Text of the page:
When joining an African safari, most people hope to catch a glimpse of the Big Five. But have you ever wondered why these animals were picked to be part of it? It isn't because of their size, their beauty, or their popularity. Instead, the term was coined by colonial hunters who found these animals the most difficult to kill. They were trophies.
But not anymore. In 2021, Graeme Greene set out to reclaim this morbid term, and decided it was time to collate a new Big Five. But instead of animals to barbarically shoot at, he wanted to know people's favourite animals to capture on camera. After more than 50,000 votes it was decided. The New Big 5 of Wildlife Photography are: Elephants, polar bears, lions, gorillas, and tigers.
Now, Graeme has released a book to raise awareness of the New Big 5 and other endangered wildlife. Featuring more than 200 striking photographs, and compelling essays by leading conservationists including Dr Jane Goodall, the book is a call to action to help save our delicate natural world.
“The New Big 5 project did a great job at highlighting endangered species and threats facing animals around the world," said Graeme. "It was always my hope to produce a book - the next step in that mission.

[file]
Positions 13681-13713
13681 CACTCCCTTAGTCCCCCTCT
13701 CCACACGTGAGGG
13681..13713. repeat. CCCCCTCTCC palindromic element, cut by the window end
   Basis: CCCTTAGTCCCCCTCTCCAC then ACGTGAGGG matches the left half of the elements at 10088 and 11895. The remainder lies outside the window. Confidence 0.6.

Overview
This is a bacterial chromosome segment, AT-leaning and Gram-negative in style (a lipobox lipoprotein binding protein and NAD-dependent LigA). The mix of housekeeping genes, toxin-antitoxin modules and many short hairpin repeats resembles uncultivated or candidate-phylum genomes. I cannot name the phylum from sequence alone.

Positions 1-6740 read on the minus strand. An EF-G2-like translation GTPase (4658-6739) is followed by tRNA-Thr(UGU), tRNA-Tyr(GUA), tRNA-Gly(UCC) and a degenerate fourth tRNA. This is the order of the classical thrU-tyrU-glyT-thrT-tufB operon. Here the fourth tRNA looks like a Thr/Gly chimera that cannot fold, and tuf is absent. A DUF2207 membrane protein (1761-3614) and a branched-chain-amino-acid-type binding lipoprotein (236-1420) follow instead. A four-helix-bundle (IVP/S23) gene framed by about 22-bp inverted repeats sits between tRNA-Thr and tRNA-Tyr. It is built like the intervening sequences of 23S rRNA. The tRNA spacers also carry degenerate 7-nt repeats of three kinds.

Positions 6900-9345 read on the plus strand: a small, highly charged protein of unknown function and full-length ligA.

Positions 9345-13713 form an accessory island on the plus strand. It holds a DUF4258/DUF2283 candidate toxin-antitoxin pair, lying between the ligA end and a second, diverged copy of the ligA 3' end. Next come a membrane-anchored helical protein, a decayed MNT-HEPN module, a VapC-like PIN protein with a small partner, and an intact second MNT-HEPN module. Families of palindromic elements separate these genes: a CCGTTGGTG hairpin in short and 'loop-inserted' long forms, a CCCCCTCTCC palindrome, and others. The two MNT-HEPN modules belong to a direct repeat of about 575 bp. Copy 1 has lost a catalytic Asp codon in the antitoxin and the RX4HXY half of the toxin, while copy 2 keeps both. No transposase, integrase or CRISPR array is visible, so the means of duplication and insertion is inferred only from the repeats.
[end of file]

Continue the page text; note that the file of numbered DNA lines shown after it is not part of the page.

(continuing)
"Looking at the photos in this book is a powerful reminder of the incredible beauty and diversity of the natural world, and what we stand to lose if we don't take urgent action to protect wildlife and the planet."
He continued: "From termites to tigers, all creatures are essential to the balance of nature, healthy ecosystems, and the future of life on Earth. The essays, interviews and ideas for solutions included in the book point the way to a wilder, fairer world, a path available to us if we choose to take it.”
Below, we take a sneak peek inside the book to see some of the remarkable photography included, captured by the world's most talented wildlife photographers.
Polar bear, Wapusk National Park, Manitoba, Canada
IUCN status: Vulnerable
“I saw this polar bear family pause on its trek to the sea ice to hunt seals on a frozen day in the Arctic. At this moment, these adorable twin cubs turned their first adventure into playtime by using their patient mum as a playground. They were only around three months old and had just emerged from their maternity den several days earlier. Since the polar bear cubs are young and helpless in the harsh Arctic, they rely on their mother for everything they need to survive. They are inseparable all the time until the cubs are about two and a half years old. The weather was – 40 degrees C, accompanied by intense Arctic wind. But it was a privilege to get this image in a restricted Arctic denning area at Wapusk National Park, Canada, which I’d gained permission to enter.”